Why a "Running" Physical Therapist is Best for Your Skeleton

First and foremost you must hear every chance you can that RUNNING IS NOT BAD FOR US.  Simply put there is no evidence to say that running is harmful for the human skeleton.  That is right none.  There is a monster wives tale that running is pounding and that pounding is bad for us.  Truth is the pounding is GOOD for us.  Our skeletons are hardwired biologically to respond to force.  Wolfe's Law states that human tissue will respond to the force that is placed on it.  Bones need pounding, tendons need tension, and cartilage needs sheer force or rubbing.  The specialized forces make these tissues grow and get stronger.   It is not uncommon to have a tendon problem that "feels better" with a brace.  Sure the pain is less but by removing force from the tendon the problem stays there longer.  The brace makes the problem stay there longer.  


Running research is compounding weekly.  There are very smart people world wide adding to the pile of evidence that all of us can benefit from the force of running.  The area of biomechanics is exploding as technology get more advanced.  High speed cameras, better force plates attached to treadmills, and better wiring for studying muscle firing are just a few.    Based on this information we have baselines for rules of running.  These rules are guidelines that successful runners are handling well and injured runners are struggling to learn.  These guidelines are broad enough to catch non runners as well as very good runners.  Running is fundamental to the human experience.  Not only is the running the basis for every sport (except may be swimming or a few others) but it is built into our genes.  We walk up right because we run.  We have specialized musculature because we run.  Out ancestors ran up to 20 miles a day.  What happened to us?  We got lazy.  Convenience is a way of life, especially in America.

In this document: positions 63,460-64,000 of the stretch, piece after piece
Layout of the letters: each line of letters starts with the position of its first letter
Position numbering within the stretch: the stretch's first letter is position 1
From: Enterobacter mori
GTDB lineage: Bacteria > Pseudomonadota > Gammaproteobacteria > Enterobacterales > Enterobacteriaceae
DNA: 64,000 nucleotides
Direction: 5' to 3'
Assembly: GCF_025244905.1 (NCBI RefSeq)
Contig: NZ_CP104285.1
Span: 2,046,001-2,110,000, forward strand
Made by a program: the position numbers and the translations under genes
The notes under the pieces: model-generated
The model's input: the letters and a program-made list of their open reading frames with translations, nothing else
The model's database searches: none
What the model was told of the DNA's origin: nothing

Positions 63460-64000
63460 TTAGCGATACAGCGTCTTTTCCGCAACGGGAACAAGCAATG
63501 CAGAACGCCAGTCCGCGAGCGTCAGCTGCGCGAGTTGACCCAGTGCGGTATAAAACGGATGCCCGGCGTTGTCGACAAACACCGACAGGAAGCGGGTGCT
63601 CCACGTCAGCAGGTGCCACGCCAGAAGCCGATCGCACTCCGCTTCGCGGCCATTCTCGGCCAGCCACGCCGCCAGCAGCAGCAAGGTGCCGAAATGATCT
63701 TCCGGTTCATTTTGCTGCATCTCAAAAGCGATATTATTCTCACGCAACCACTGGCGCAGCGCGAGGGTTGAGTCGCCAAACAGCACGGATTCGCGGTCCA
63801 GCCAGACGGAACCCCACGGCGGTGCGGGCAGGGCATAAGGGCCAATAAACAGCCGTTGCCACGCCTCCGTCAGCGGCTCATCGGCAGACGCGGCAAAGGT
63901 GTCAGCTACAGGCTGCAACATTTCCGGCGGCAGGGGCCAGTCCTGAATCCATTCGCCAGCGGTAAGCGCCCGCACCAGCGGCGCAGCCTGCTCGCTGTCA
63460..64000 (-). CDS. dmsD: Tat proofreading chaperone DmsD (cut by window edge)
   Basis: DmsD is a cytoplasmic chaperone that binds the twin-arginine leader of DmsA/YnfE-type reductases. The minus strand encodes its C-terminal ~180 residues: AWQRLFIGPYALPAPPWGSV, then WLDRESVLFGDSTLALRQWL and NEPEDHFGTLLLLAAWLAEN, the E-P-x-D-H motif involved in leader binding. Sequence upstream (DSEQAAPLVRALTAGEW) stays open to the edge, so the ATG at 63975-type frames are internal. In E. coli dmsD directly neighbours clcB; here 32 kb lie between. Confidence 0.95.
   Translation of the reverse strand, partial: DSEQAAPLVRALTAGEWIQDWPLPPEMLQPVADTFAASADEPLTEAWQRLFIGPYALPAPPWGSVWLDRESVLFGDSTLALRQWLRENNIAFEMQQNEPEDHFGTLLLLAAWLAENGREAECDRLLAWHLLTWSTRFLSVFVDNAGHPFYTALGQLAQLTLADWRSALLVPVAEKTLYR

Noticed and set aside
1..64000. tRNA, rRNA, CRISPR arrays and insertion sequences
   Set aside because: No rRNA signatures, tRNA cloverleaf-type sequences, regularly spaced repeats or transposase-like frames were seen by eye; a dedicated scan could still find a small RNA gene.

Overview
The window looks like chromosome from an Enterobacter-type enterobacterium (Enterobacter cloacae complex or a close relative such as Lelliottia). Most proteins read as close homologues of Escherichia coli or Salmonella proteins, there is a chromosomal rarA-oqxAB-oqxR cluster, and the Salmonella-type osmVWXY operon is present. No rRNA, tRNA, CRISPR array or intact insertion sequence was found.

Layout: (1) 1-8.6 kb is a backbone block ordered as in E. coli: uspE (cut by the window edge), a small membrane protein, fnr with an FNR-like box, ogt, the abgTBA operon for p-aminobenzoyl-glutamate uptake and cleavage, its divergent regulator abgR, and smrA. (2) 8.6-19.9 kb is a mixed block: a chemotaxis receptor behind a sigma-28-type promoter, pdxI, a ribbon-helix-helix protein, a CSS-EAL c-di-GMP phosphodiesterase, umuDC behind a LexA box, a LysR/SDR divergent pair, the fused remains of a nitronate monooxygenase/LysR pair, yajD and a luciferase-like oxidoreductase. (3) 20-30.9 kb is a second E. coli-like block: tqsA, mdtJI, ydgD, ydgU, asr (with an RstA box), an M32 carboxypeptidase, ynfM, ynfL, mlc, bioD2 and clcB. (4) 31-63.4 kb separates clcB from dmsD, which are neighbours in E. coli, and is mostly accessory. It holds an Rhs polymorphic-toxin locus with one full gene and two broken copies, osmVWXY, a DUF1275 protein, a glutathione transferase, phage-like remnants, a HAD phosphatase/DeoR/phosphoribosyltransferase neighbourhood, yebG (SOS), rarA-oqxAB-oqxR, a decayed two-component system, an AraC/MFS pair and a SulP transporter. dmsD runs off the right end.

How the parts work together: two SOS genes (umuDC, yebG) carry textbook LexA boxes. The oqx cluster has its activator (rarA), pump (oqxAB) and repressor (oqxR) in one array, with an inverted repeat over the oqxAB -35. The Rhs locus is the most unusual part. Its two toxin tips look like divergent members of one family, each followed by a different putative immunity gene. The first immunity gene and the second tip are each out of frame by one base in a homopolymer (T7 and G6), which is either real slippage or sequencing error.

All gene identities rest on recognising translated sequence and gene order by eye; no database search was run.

After over 100 continuing education hours in running and learning from the world wide leaders in medicine of running and elite training of runners, running literature has tremendously affected my practice of physical therapy.  Every human has the same anatomy, they just use that anatomy differently.  Running literature expresses the science of human performance at a very high level.  When our skeleton is handling those types of forces than lesser forces are easy to handle.  The answer is to do more.  Unfortunately American medicine has a reputation for instructing us to do less.  "Oh you shouldn't do that."  Oh you should rest.  Uh oh, thats not good for you.  Simply not true.  Usually an injury is a lifestyle check.  The answer is to do more.  Our skeletons need time to react appropriately to force but adding force is the idea, just dose it in smart.  Interventions from the outside in like electricity, ultrasound, massage, ice/heat, and any other palliative treatment do not change how the inside of you handles force.  Force is the problem.  Running is not the problem, how you are doing the running (or not doing it), is the problem.  If this post brings up questions chances are you are not the only one, share them.  Feel free to start a comment thread and help me educate the Las Vegas running community.  Feel free to stop by the clinic and ask questions I love the interaction.  MVPT is open anytime for that.  Happy Training!